Life is hard. Life gets even harder for a woman once a month.
The topic of menstruation always has been sort of taboo.
I remember getting my first period. While crying on the toilet, I asked my mom when I would go through “men-o-pause.” She smiled weakly and told me the unfortunate truth. Thankfully, many women have started to break the norms and are talking more openly on the subject.
Why am I talking so much about menstruation? I swear there is a point.
Well, Von Willebrand’s disease usually goes undiagnosed in milder cases for women due to their likelihood of simply tolerating abnormally heavy and prolonged menstrual bleeding.
The key to controlling Von Willebrand’s is treatment.
Parents need to encourage young ladies to discuss what is going on with their bodies openly. A doctor will only be able to diagnose if there is evidence of an issue.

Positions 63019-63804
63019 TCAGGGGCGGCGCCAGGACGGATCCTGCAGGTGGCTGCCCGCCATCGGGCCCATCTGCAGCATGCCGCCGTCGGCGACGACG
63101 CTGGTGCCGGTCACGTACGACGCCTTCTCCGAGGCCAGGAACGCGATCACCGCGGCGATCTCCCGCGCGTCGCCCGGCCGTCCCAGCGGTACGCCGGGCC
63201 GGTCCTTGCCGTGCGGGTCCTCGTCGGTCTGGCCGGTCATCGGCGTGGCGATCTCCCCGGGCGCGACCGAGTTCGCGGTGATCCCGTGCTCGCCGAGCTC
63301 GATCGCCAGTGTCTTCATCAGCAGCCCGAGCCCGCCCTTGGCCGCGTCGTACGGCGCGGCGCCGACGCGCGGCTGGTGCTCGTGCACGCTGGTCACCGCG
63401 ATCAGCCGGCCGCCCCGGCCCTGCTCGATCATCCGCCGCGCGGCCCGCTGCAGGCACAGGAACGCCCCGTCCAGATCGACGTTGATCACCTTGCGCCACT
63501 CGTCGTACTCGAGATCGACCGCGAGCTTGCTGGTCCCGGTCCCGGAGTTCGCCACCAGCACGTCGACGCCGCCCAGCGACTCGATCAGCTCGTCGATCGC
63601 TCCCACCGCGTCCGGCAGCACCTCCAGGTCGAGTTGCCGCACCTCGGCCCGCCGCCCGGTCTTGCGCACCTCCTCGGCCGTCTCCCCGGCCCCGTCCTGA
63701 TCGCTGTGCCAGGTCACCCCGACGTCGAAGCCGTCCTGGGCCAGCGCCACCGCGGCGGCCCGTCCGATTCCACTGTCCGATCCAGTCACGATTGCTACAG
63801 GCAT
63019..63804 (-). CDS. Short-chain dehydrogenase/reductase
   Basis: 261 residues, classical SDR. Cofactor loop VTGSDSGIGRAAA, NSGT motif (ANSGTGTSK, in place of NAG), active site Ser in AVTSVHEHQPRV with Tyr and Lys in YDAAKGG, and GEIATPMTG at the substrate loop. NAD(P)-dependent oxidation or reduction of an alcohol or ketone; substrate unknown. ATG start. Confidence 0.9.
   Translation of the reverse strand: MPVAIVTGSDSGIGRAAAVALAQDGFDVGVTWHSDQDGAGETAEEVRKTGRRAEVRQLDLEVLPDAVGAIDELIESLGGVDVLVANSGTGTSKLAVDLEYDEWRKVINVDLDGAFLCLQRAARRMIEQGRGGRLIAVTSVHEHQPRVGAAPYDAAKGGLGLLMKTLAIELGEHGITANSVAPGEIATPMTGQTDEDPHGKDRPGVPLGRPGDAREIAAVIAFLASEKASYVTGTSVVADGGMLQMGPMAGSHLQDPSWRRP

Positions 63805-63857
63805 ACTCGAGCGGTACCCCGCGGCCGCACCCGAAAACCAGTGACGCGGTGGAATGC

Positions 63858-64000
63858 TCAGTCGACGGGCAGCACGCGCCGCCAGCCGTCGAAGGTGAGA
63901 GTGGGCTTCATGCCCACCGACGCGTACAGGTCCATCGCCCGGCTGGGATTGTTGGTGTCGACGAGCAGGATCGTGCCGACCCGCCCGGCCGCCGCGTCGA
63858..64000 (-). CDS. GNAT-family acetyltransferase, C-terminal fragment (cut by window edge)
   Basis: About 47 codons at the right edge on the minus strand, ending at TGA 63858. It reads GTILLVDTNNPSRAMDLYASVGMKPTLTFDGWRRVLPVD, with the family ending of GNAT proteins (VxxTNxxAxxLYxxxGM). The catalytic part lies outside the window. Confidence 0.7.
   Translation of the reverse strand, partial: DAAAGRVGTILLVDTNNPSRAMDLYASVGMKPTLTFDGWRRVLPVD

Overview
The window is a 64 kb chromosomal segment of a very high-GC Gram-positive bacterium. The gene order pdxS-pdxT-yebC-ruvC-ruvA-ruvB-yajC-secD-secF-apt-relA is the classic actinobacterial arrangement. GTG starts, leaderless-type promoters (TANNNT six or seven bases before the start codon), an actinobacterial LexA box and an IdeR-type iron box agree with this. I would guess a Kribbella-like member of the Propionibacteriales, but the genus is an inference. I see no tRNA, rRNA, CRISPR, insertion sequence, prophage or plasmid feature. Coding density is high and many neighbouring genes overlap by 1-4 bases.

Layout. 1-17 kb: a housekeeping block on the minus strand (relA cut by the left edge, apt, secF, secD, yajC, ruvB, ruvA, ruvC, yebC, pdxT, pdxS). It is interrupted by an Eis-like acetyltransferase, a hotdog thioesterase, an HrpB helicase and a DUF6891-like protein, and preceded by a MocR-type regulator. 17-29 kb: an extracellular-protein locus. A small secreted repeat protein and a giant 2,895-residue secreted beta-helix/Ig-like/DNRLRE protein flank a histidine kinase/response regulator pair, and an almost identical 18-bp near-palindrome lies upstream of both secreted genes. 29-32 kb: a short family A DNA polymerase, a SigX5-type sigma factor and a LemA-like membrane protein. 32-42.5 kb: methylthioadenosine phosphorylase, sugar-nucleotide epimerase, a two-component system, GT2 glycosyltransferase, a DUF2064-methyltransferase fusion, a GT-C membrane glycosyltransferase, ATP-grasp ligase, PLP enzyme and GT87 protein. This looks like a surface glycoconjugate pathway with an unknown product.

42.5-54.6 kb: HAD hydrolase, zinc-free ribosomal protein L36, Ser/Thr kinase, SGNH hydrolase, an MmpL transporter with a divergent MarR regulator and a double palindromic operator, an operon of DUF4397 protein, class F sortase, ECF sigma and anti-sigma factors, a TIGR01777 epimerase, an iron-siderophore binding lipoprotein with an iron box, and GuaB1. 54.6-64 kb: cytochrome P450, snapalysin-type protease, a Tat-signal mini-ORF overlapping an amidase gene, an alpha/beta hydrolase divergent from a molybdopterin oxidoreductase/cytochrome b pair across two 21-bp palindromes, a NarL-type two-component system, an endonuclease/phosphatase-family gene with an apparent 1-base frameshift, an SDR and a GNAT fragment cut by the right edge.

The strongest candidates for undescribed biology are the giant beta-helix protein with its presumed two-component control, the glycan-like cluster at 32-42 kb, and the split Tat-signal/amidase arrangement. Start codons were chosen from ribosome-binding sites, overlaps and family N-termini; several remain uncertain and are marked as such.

One brave young woman posted a YouTube video talking about her diagnosis, treatment, and how Von Willebrand’s has affected her life. When explaining her diagnosis she shares:
“This is a little bit T.M.I., but I was having a period that was lasting 6 weeks, and then when it finally ended, i was having another one that was lasting just as long….”
She later mentions that the only option at the time to stop her from being ill was birth control, which is another hot topic.
Birth control is not only a means of preventing pregnancy, but it is used to treat many medical conditions.
“A lot of people are like ‘birth control is evil’ and i’m like ‘Birth control can kind of save lives.'”
A more accepting social view on menstruation could help many women unknowingly struggling with Von Willebrand’s.